Beiderbecke's most famous solo was on "Singin' the Blues," recorded February 4, 1927. It has been hailed as an important example of the "jazz ballad style"—"a slow or medium-tempo piece played gently and sweetly, but not cloyingly, with no loss of muscle." The tune's laid-back emotions hinted at what would become, in the 1950s, the cool jazz style, personified by Chet Baker and Bill Evans. More than that, though, "Singin' the Blues" has been noted for the way its improvisations feel less improvised than composed, with each phrase building on the last in a logical fashion. Benny Green describes the solo's effect on practiced ears:
When a musician hears Bix's solo on 'Singing the Blues', he becomes aware after two bars that the soloist knows exactly what he is doing and that he has an exquisite sense of discord and resolution. He knows also that this player is endowed with the rarest jazz gift of all, a sense of form which lends to an improvised performance a coherence which no amount of teaching can produce. The listening musician, whatever his generation or his style, recognizes Bix as a modern, modernism being not a style but an attitude.
Like Green, who made particular mention of Beiderbecke's "amount of teaching," the jazz historian Ted Gioia also has emphasized Beiderbecke's lack of formal instruction, suggesting that it caused him to adopt "an unusual, dry embouchure" and "unconventional fingerings," which he retained for the rest of his life. Gioia points to "a characteristic streak of obstinacy" in Beiderbecke that provokes "this chronic disregard of the tried-and-true." He argues that this stubbornness was behind Beiderbecke's decision not to switch from cornet to trumpet when many other musicians, including Armstrong, did so.
In addition, Gioia highlights Beiderbecke's precise timing, relaxed delivery, and pure tone, which contrasted with "the dirty, rough-edged sound" of King Oliver and his protégé Armstrong, whose playing was often more energetic and whose style held more sway early in the 1920s than Beiderbecke's. Gioia further wonders whether the many hyperbolic and quasi-poetic descriptions of Beiderbecke’s style—most notably Condon's "like a girl saying yes" —may indicate that Beiderbecke's sound was muddled on recordings.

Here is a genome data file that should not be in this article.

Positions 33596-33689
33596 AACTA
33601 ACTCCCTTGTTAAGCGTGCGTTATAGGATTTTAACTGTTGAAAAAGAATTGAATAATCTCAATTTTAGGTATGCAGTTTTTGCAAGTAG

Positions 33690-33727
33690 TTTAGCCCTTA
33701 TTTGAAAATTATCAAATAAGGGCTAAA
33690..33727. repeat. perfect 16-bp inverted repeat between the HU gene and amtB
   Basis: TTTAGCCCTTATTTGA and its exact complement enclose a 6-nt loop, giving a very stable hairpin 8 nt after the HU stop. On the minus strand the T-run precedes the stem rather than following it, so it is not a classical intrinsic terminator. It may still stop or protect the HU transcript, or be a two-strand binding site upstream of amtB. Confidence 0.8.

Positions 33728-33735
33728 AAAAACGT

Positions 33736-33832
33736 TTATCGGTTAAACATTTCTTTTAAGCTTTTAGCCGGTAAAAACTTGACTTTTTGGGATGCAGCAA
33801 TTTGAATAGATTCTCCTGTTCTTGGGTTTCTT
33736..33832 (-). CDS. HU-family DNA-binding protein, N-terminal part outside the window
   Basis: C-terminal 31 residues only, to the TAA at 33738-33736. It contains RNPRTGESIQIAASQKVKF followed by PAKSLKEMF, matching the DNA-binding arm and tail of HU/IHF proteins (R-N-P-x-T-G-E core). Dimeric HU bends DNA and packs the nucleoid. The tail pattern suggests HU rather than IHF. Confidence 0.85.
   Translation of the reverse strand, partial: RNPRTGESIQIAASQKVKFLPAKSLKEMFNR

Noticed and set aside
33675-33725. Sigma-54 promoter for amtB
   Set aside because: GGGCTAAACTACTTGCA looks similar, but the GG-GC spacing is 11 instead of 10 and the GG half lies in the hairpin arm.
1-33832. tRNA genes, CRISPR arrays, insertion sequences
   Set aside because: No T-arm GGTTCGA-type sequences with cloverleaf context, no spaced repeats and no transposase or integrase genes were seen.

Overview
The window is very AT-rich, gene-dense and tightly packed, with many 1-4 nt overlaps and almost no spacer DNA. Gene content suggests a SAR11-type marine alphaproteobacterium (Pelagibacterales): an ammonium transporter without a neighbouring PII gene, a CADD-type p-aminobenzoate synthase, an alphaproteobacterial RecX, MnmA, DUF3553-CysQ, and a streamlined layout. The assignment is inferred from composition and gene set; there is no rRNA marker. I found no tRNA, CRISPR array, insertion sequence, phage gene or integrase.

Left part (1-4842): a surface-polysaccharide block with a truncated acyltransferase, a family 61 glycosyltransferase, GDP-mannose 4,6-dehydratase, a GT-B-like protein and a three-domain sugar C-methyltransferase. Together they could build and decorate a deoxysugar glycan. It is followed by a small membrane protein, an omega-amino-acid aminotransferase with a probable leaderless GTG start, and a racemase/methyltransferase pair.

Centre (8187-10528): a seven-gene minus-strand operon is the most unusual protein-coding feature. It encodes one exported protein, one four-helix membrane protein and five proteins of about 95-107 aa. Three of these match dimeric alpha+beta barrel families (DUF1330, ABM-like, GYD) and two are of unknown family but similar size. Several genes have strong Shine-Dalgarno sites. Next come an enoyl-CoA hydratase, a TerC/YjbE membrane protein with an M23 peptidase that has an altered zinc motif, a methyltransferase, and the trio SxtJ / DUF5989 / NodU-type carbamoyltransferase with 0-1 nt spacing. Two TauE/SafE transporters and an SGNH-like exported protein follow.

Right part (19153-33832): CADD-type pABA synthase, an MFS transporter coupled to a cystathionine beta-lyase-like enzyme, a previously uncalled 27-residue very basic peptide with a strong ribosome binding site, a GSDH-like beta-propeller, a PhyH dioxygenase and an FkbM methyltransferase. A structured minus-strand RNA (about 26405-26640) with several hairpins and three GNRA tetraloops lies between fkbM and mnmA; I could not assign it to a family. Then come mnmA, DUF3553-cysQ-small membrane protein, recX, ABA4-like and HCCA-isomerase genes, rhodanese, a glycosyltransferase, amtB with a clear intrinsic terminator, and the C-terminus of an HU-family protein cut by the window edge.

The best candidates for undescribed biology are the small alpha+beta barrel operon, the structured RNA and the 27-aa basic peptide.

Eddie Condon, Hoagy Carmichael, and Mezz Mezzrow, all of whom hyperbolically raved about his playing, also saw Beiderbecke play live or performed alongside him. Condon, for instance, wrote of being amazed by Beiderbecke's piano playing: "All my life I had been listening to music … But I had never heard anything remotely like what Beiderbecke played. For the first time I realized music isn't all the same, it had become an entirely new set of sounds …"
Mezzrow described Beiderbecke's tone as being "pickled in alcohol … I have never heard a tone like he got before or since. He played mostly open horn, every note full, big, rich and round, standing out like a pearl, loud but never irritating or jangling, with a powerful drive that few white musicians had in those days."
Some critics have highlighted "Jazz Me Blues," recorded with the Wolverines on February 18, 1924, as being particularly important to understanding Beiderbecke's style. Although it was one of his earliest recordings, the hallmarks of his playing were evident. "The overall impression we get from this solo, as in all of Bix at his best," writes the trumpeter Randy Sandke, "is that every note is spontaneous yet inevitable." Richard Hadlock describes Beiderbecke's contribution to "Jazz Me Blues" as "an ordered solo that seems more inspired by clarinetists Larry Shields of the ODJB and Leon Roppolo of the NORK than by other trumpet players." He goes on to suggest that clarinetists, by virtue of their not being tied to the melody as much as cornetists and trumpet players, could explore harmonies.
"Jazz Me Blues" was also important because it introduced what has been called the "correlated chorus," a method of improvising that Beiderbecke's Davenport friend Esten Spurrier attributed to both Beiderbecke and Armstrong. "Louis departed greatly from all cornet players in his ability to compose a close-knit individual 32 measures with all phrases compatible with each other …," Spurrier told the biographers Sudhalter and Evans, "so Bix and I always credited Louis as being the father of the correlated chorus: play two measures, then two related, making four measures, on which you played another four measures related to the first four, and so on ad infinitum to the end of the chorus. So the secret was simple—a series of related phrases."
Beiderbecke's piano playing, meanwhile, can be considered on his recordings "Big Boy" (October 8, 1924), "For No Reason at All in C" (May 13, 1927), "Wringin' and Twistin'" (September 17, 1927)—all with ensembles—and his only solo recorded work, "In a Mist" (September 8, 1927). Critic Frank Murphy argues that many of the same characteristics that mark Beiderbecke on the cornet mark him on the keyboard: the uncharacteristic fingering, the emphasis on inventive harmonies, and the correlated choruses. Those inventive harmonies, on both cornet and piano, eventually helped point the way to bebop, which abandoned melody almost entirely.(Wikipedia)
Singin' The Blues (1927)
Bix Beiderbecke (cornet), Frankie Trumbauer (C-melody saxophone), Jimmy Dorsey (clarinet, alto sax), Bill Rank (trombone), Eddie Lang (guitar), Doc Ryker (alto sax), Paul Mertz (piano), Chauncey Morehouse (drums).
Recorded: New York, February 4, 1927.